The Lyons opened SammySocks Etc. on Sept. 1, an online-only shop that specializes in the sale of men's, women's and children's socks. The business endeavor, more than three years in the making, was born out of providing employment opportunities to their son, Samuel.
Samuel has autism, and there are limited employment opportunities for him, his mother said. In creating SammySocks Etc., the Lyons said they hope their business can provide a safe space for their son to work and expand upon his skills. By extension, they hope their business can also provide employment resources to other adults with autism in the future, crafting up a space for all employees to feel welcomed.
"We want to create a space for Samuel to be able to work that is safe, that he's comfortable with and it's a job that he can do," Sally Lyons said. "And we hope to be successful enough to hire more, so that we can hire other individuals that are like Samuel—that need a place safe place to work and their parents don't have to worry about them being exploited in any way."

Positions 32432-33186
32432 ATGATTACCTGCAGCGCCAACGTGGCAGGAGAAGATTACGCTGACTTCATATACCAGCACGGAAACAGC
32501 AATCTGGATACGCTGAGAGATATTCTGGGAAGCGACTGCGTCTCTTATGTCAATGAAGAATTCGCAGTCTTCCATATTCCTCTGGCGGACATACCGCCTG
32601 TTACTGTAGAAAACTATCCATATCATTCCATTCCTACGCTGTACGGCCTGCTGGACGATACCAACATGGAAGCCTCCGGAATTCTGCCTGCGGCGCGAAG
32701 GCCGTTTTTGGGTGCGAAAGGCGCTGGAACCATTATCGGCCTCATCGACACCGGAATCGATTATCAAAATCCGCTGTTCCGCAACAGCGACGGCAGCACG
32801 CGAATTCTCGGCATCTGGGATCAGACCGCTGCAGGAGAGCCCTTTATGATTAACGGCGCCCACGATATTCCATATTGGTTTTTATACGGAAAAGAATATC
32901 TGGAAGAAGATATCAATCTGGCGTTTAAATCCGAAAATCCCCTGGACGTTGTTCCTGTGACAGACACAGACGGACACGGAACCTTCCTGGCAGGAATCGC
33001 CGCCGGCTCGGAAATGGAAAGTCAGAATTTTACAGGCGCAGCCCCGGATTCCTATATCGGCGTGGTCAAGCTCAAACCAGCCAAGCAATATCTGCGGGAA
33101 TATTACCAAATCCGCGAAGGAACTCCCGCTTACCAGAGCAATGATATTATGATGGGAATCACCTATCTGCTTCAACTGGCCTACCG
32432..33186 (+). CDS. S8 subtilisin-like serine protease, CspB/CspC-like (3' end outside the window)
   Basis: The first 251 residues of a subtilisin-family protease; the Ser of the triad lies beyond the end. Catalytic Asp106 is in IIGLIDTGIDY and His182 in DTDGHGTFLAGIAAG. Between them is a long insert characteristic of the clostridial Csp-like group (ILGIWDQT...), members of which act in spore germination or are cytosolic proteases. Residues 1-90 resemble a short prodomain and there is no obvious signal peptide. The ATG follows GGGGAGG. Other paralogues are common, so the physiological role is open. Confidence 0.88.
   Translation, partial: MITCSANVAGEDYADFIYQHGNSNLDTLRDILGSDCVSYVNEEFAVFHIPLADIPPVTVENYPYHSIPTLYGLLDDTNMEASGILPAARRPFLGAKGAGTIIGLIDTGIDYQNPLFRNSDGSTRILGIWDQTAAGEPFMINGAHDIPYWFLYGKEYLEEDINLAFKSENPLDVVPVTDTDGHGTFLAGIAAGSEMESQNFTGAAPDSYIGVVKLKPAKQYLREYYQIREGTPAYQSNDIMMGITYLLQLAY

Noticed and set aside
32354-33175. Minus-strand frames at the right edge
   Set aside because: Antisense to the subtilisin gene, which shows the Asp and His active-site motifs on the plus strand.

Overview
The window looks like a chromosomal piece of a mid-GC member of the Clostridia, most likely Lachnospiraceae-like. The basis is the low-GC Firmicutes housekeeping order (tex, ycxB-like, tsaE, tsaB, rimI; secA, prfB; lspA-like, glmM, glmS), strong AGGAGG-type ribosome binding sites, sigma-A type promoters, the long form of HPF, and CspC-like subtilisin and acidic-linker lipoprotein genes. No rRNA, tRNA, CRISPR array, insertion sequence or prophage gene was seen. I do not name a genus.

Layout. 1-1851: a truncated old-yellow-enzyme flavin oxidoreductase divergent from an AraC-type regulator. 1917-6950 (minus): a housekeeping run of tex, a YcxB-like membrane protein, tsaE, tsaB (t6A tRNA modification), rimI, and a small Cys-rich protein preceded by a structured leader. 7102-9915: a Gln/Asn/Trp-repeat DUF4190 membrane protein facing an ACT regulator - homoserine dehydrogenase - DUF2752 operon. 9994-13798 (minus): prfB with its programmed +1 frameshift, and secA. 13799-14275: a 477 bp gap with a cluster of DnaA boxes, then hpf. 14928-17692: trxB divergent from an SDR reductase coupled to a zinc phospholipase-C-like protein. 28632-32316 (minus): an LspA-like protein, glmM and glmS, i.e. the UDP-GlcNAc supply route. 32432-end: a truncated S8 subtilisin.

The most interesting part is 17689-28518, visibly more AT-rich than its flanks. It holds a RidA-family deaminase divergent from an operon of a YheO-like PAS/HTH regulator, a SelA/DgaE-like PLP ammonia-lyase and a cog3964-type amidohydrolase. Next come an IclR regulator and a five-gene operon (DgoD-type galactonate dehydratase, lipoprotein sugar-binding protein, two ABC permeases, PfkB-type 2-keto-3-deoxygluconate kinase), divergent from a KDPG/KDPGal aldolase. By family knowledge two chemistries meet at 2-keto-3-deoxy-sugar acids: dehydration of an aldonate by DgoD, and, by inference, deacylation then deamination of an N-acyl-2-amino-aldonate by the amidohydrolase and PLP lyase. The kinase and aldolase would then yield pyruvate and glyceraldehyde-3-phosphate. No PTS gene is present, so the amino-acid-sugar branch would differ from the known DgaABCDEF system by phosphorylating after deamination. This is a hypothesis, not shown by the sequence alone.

So far, much of their business has progressed through word of mouth alone. Parents from Samuel's previous classes have reached out in support of the Lyons' efforts. As the business grows and is able to expand its resources, others have asked how to have their child employed with the business.
Just as SammySocks' business launch was inspired by Samuel, so, too, is its product line. A lover of pajamas, Sally Lyons said she hopes to soon offer pajama pants as part of the business's product line. Future ideas include T-shirts adorned with Samuel-isms—expressions and phrases that Samuel has coined.
"Because of his [obsessive compulsive disorder], he tends to repeat things over and over and over again. One is, 'It's taking too long,'" Sally Lyons said, laughing. "We're gonna probably put those on hats and T-shirts eventually."
Not only does SammySocks serve as an employment resource for adults with autism, Sally Lyons said, but it also has the potential for volunteer opportunities for area students. She said she envisions a warehouse that includes different specialization areas for people with a range of needs and classifications on the autism spectrum.
"If we ever got big enough, it would be nice to have different sections that would cater to people with different needs," Sally Lyons said. "You have higher-functioning people that could function on their own, and then some that would need the job coaches, while some would need a whole lot more supervision. But we still try to treat them as an asset to the community."